We have to deliberately combat self-pity with gratitude. When the Enemy whispers, “God is holding out on you. Your life is terrible. Everyone else has more than you,” we have to replace those lies—which lead only to sadness and bitterness—with the only thing powerful enough to overcome them: gratitude. Remind yourself of God’s goodness, thinking through all the gifts he has already given you—be as specific as you can. I like to make gratitude lists and read them to God in prayer!

2–Think ahead, and be gentle with yourself.

Christmas heightens our emotions, and if you’re going through infertility, you’re probably going to feel more fragile during holiday seasons.

We all have things that trigger us: seeing pregnant women or new moms; walking within 100 feet of the baby aisle; Instagram bump-dates. If you can identify the things that most hurt you and tempt you to feel down, then you can plan ahead to either avoid those situations entirely, or at least to experience them in smaller, more manageable doses (doses that you have spiritually and emotionally prepared yourself to handle).

For example, let’s revisit the Christmas card issue. If you hold your breath every time you open a card, waiting for temptation to take you down—the stab of envy when you see the umpteenth baby swaddled in a stocking; the painful sense of insecurity or even inferiority when you see yet another friend walking across a field holding hands with her children and just looking so daggum motherly and complete—then go easy on yourself. You don’t have to drool over every baby picture and linger over every life update. Set the Christmas cards aside and open them in batches with your husband at your side. Pray and set your heart on celebrating the lives of the people you love, give the cards a quick once-over, and move on with your life. Your life, the life God gave you—a life that is fully meaningful and valuable and packed with love, with or without a baby. (And hey—if you really can’t handle the baby’s-first-Christmas-themed cards, who’s to know if you skip opening them altogether?!)

If you usually buy gifts for a family in need, but the idea of shopping for someone else’s kids brings up too many sad feelings this year, perhaps you can buy gifts for an adult instead. Or bypass the whole gift-shopping idea and donate food to your local food bank or time to a soup kitchen.

Social media. . . take it easy for a while, my friend, unless you have a superpower that makes you immune to envy.

And can we talk Christmas pageants? My advice is to head to the bathroom for a nice long break during the kids’ performances at church. I mean, the heart can only take so much.

Infertility is hard enough on regular days; during the Christmas season, go as easy on yourself as you can. Even though I joke about these things, I’m not suggesting we make excuses for becoming selfish or cynical or rude—but it’s not wrong to shelter ourselves a bit from some of the difficulties the holidays bring. It’s wise to think ahead, plan ahead, and pray ahead.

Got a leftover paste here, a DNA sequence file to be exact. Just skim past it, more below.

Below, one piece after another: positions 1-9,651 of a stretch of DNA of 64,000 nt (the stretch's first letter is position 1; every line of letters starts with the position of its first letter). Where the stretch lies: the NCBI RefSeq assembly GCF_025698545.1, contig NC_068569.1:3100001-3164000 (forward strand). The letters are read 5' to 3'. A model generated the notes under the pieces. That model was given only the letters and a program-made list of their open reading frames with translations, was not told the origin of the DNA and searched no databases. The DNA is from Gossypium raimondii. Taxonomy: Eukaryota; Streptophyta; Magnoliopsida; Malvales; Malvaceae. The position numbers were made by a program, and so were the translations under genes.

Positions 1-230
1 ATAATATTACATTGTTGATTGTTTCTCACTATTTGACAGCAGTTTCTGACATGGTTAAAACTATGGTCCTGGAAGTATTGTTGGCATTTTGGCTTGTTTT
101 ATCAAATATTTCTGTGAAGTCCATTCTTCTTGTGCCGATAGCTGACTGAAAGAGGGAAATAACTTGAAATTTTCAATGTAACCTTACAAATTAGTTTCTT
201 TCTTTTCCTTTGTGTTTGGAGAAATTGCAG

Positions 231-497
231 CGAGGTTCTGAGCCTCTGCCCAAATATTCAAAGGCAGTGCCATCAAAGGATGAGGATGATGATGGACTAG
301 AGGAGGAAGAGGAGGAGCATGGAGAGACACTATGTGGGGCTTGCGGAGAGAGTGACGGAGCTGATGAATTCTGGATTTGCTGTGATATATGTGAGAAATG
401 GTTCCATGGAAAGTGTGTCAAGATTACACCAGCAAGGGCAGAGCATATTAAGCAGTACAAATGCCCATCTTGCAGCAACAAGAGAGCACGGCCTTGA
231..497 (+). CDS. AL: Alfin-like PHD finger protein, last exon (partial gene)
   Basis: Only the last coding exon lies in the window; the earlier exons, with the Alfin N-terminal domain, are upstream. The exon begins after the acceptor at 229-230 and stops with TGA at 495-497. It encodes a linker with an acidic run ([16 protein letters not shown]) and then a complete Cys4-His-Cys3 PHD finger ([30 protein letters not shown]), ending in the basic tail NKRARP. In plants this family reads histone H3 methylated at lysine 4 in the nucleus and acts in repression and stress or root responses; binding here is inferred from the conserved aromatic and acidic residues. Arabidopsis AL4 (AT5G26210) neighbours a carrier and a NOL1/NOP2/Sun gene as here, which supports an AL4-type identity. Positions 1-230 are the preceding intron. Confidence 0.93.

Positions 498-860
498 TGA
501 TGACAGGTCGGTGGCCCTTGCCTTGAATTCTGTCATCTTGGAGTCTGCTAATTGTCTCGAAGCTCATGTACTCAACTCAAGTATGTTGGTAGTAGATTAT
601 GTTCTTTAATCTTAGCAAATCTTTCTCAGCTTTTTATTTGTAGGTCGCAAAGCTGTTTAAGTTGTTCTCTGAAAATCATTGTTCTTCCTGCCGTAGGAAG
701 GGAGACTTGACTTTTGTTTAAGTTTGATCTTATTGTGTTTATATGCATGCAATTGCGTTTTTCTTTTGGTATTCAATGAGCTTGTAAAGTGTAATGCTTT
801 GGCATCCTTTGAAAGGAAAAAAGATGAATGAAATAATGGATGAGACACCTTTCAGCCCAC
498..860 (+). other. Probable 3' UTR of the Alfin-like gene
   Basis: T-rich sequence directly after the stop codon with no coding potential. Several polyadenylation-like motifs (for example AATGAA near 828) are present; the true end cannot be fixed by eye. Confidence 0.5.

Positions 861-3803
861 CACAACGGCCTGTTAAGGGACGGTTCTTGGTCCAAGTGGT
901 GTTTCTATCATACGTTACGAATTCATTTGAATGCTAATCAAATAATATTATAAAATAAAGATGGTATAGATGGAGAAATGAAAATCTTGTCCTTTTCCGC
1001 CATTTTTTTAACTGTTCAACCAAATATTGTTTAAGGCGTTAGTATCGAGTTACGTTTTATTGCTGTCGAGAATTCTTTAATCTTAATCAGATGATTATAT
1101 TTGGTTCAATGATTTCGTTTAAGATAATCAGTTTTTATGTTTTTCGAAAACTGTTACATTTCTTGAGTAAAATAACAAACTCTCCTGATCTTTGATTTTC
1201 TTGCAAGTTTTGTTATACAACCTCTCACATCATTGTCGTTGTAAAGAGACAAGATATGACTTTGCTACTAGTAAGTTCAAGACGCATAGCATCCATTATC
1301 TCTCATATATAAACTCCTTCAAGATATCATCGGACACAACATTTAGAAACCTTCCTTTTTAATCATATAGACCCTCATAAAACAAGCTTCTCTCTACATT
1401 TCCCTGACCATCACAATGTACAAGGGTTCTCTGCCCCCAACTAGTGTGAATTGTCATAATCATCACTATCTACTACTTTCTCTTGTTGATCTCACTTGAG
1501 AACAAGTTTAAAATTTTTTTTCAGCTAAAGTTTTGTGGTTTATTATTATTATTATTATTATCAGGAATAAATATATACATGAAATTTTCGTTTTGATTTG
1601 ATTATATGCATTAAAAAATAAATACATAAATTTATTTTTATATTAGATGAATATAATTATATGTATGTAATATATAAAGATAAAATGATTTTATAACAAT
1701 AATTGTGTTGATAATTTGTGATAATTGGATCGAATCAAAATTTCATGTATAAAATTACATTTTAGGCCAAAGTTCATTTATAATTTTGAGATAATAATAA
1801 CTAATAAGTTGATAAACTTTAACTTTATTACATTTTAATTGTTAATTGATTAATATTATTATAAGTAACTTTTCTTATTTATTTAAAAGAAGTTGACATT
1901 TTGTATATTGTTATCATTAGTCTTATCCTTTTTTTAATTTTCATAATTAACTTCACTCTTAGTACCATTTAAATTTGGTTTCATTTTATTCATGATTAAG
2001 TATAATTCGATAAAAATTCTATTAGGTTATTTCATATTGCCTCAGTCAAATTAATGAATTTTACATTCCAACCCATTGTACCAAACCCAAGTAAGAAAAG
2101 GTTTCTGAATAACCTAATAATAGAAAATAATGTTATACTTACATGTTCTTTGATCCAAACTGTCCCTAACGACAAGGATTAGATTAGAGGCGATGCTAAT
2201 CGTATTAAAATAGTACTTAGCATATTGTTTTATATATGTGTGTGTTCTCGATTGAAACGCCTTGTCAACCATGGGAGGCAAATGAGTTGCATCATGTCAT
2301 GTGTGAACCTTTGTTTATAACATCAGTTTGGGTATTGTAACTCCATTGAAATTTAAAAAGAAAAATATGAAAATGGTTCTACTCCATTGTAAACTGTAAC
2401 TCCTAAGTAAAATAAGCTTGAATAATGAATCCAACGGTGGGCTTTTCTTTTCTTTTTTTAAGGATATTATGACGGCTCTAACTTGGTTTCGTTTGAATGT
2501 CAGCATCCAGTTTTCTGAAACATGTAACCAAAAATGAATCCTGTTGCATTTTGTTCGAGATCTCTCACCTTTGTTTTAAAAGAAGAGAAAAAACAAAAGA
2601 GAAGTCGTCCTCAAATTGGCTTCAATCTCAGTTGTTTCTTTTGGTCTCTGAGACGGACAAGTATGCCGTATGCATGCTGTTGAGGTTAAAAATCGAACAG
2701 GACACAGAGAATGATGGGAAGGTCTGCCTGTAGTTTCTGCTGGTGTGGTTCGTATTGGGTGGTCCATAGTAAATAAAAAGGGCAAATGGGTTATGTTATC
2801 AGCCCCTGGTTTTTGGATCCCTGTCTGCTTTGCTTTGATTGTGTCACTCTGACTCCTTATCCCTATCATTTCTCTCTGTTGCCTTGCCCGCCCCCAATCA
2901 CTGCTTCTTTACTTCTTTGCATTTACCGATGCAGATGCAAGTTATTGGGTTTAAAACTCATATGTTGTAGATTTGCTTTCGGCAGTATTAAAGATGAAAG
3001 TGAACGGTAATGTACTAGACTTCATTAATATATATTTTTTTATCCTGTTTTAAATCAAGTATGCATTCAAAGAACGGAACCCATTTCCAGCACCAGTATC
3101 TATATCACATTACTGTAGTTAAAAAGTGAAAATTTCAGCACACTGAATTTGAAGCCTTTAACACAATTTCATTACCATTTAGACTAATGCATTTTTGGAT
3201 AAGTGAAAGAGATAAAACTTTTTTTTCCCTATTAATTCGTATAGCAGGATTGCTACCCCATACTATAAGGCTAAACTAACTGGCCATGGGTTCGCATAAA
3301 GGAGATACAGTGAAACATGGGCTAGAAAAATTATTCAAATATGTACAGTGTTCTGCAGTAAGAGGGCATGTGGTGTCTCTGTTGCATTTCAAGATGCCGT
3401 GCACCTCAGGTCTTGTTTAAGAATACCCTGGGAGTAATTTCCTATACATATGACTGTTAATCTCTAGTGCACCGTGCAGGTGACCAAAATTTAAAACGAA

3–Be intentional in your thinking. 

It’s oh-so-tempting to spend the entire holiday thinking about all the things you wish you were doing this Christmas…the baby you wish you were holding, the toys you wish you were buying, the sleep (weird as it sounds) you wish you weren’t getting.

And if Satan has his way, that’s all we will think about. We’ll be consumed by the sad things, the loss, the hole in our hearts. And in so doing, we give away any chance of joy. We give away our happiness, our gratitude, and our perspective.

I’m not saying your sadness and pain and the hole in your heart are not real. They are real. Your sadness is valid. Your loss is legitimate. But we can choose what we focus on this holiday season—and always.

Christian tips for infertility

Focusing on what we don’t have has never been God’s way. All throughout scripture, God encourages his people to remember what he has already done for them. What gifts they do have (even if they still lack some things they want—or even things they need). I love David’s attitude in Psalm 13–begging for relief even as he remembers God’s past kindness:

How long, Lord? Will you forget me forever?
    How long will you hide your face from me?
How long must I wrestle with my thoughts
    and day after day have sorrow in my heart?
    How long will my enemy triumph over me?

Look on me and answer, Lord my God.
    Give light to my eyes, or I will sleep in death,
and my enemy will say, “I have overcome him,”
    and my foes will rejoice when I fall.

But I trust in your unfailing love;
    my heart rejoices in your salvation.
I will sing the Lord’s praise,
    for he has been good to me. –Psalm 13, emphasis added

Here is a simple strategy that helps me reclaim control of my mood when I’m hurting (adapted from my book When God Says “Wait”):